Figure 7 shows the changes in the microstructure of coating layers according to the deposition temperature and change of C3H6/TaCl5 ratio. As shown in Fig. 7(a) and (b), if it is deposited for 30 minutes, the thickness of the coating layer increases from about 11 μm to 65 μm as the deposition temperature increases from 1100°C to 1300°C. In addition, the α-Ta2C+ζ-Ta4C3 phase formed at 1300°C was transformed into Ta+α-Ta2C at 1100°C as shown in Fig. 8(a). However, phase changes depending on the change of temperature do not occur at a temperature below about 1450°C, as seen in the phase diagram of Fig. 6(b). Therefore, these phase changes may be attributed to the fact that as the temperature was lowered, the high-temperature thermal decomposition rate of C3H6 decreased to a greater extent than that of TaCl5. As a result, the surplus Ta generated by the decomposition of TaCl5 was unable to react with C, and was deposited with the α-Ta2C.
Deposition was performed varying the ratio of C3H6 and TaCl5 in order to find the optimum deposition conditions at 1300°C. When the amount of C3H6 was changed maintaining a constant amount of TaCl5, variation in the thickness of coating layers was hardly observed. On the other hand, when the ratio of C3H6/TaCl5 was low (Fig. 5(b)), Ta+α-Ta2C was formed and it was observed to have a smooth surface. In addition, even when a bending stress was applied to coating layers, they were not broken but plastic deformation occurred readily. This means that the ratio of Ta was considerably high. However, the phase was found to change into α-Ta2C+ζ-Ta4C3 and TaC1-x as the ratio of C3H6/TaCl5 was increased. When it changed into the combination of Ta2C and TaC, the surface had a dome top structure and the fracture surface had a columnar structure.
Figure 9 shows the results of the XPS and Raman analysis of TaC coating layers having an TaC1-x single phase. TaC was found to have four major XPS peaks. They were the peaks corresponding to TaC and TaxOy, and these results may indicate that a very small amount of air entered the CVD system and the peaks of oxides were observed together.21) Among the analyzed peaks, the peaks of Ta 4f5/2 and Ta 4f7/2 corresponding to TaC were found to have the binding energy of approximately 25.3 eV and 23.5 eV, respectively and they nearly coincided with TaC peaks with the stoichiometric ratio.21) In addition, when Raman analysis was conducted on a cross-section of TaC coating layers in the thickness direction, the results showed that the peaks of acoustic branches, A1 (110 cm−1) and A2 (166 cm−1) and the peaks of optical branches, O1 (606 cm−1) and O2 (652 cm−1), which are caused by the carbon deficit, were hardly detected. Thus, the amount of carbon deficit is considered to be very low.22) Moreover, the disorder-induced peak (1350 cm−1) and graphite peak (1580 cm−1), which are caused by C when TaC + C phase is formed, are not observed either. Therefore, it was concluded that when TaC coating layers were formed using the low-temperature chemical vapor deposition (LPCVD) method, single phase with excellent stoichiometry was formed.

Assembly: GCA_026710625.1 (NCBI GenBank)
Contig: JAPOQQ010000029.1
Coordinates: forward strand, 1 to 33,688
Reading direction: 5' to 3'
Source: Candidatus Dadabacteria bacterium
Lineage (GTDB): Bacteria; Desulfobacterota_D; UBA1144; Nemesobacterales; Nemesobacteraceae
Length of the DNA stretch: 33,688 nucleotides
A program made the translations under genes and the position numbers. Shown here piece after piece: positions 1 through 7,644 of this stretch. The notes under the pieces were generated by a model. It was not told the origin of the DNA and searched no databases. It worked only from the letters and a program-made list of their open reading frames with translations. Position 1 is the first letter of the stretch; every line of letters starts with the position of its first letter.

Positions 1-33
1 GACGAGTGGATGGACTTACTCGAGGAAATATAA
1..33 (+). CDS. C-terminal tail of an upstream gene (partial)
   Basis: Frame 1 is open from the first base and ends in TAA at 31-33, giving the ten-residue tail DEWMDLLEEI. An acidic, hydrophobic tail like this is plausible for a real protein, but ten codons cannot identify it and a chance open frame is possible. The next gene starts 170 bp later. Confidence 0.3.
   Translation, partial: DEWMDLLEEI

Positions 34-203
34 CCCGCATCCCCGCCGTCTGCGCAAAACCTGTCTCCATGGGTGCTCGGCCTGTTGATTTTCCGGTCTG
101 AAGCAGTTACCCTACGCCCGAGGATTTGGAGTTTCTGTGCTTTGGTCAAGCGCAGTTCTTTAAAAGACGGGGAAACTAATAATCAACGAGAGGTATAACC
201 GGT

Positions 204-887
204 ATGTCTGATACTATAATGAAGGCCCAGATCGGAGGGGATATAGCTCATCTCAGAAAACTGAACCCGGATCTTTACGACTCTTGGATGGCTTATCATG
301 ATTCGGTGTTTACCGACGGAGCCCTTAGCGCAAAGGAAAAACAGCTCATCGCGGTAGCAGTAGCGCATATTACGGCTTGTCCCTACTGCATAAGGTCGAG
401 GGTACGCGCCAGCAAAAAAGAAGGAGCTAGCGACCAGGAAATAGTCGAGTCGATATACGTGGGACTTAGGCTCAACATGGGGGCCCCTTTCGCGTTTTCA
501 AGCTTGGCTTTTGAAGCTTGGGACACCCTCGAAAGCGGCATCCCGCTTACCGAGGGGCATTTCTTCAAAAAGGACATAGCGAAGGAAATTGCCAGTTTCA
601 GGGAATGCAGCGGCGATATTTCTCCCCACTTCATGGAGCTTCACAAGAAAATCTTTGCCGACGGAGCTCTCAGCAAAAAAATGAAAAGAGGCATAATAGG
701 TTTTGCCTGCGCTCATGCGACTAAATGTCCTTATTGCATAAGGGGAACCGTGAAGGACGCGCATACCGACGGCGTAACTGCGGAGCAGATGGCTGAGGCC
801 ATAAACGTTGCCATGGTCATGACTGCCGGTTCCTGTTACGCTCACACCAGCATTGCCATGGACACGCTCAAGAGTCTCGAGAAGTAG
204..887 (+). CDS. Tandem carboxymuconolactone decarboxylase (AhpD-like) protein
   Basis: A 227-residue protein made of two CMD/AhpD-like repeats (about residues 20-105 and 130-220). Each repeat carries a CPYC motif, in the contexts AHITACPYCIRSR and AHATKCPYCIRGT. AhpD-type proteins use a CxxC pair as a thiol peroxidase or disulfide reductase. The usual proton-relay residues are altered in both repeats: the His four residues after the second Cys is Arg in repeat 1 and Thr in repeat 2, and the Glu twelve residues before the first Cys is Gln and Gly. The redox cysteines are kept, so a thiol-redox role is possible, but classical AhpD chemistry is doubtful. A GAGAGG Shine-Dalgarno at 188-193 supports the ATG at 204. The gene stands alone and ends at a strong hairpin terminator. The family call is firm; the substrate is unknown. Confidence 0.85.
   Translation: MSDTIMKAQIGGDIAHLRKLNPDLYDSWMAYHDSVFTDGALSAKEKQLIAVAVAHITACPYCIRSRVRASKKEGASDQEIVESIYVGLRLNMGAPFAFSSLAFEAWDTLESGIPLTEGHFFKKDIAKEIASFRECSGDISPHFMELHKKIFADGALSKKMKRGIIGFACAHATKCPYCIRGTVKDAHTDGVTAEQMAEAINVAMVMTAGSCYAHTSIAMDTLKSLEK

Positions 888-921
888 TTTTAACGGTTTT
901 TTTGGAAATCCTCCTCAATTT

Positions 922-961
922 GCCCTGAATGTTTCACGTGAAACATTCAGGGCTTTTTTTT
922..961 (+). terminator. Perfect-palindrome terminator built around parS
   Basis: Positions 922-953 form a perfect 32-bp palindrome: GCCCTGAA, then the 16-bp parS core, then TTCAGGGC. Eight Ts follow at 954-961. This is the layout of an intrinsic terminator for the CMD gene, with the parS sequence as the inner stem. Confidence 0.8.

4. Conclusions

By using the low pressure chemical vapor deposition (LPCVD) method in TaCl5-H2-Ar-C3H6 system, TaC was deposited on graphite. If deposition is achieved by sublimation using a chloride-based powder, changes in the sublimation amount depending on the deposition time are likely to occur. Therefore, in order to obtain TaC with a uniform phase by maintaining a constant partial pressure of TaCl5 during deposition, TaCl5 powder was fed into the sublimation chamber using a screw-driven powder feeder. The changes in the feeding time of TaCl5 powder and in the rotational speed of the feeder were evaluated to have extremely high linearity. The application of a screw feeder resulted in an approximately twofold increase in the deposition rate and improvement of phase homogeneity. As the deposition temperature was increased, the deposition rate of TaC dramatically increased, and it was transformed into Ta-C phase, which contains more Ta. By optimizing the ratio of C3H6/TaCl5 at 1300°C, it was possible to obtain near-stoichiometric TaC, and the measurement results showed that phase homogeneity was excellent in the direction of the thickness of TaC coating layers.


This study was supported by a Korea Evaluation Institute of Industrial Technology (KEIT) grant funded by the Korean Government (MOTIE) (Materials & Components Technology Development Program, No. 10049594).

Fig. 1
Schematic of LPCVD system for TaC coating.
Fig. 2
TaCl5 powder feeding behavior; (a) weight changes of the TaCl5 powder as a function of elapsed time and (b) the feeding rate as a function of rotation speed of the screw.
Fig. 3
TGA curve for the TaCl5 powder in He.
Fig. 4
Thermodynamic stable phases in TaCl5-C3H6-Ar-H2.
Fig. 5
Microstructure of Ta-C coating layers deposited by CVD using (a) a typical sublimation chamber with the pre-loaded TaCl5 powder and (b) a screw-driven TaCl5 powder feeder.
Fig. 6
(a) XRD patterns of Ta-C phases showing the influence of powder feeding method on compositions and (b) Ta-C phase diagram.2)
Fig. 7
Microstructure of Ta-C coating layers; (a) TaC-012, (b) TaC-010 and (c) TaC-014.
Fig. 8
XRD patterns of Ta-C phases showing the influence of (a) the deposition temperature and (b) the C3H6/TaCl5 ratio on phase compositions.
Fig. 9
(a) XPS and (b) Raman spectra of TaC1-x (TaC-T014).
Table 1
Chemical Vapor Deposition Conditions for TaC Deposition
Deposition Temperature (°C) Pressure (kPa) C3H6 (sccm) Ar-C (sccm) H2-D (sccm) Total flow (sccm) Feeder speed (rpm)
TaC-007 1300 50 10 800 2190 3000 3.9
TaC-008 1300 50 10 800 2190 3000 3.9
TaC-010 1300 50 20 800 2180 3000 3.9
TaC-012 1100 50 20 800 2180 3000 3.9
TaC-014 1300 50 30 800 2170 3000 3.9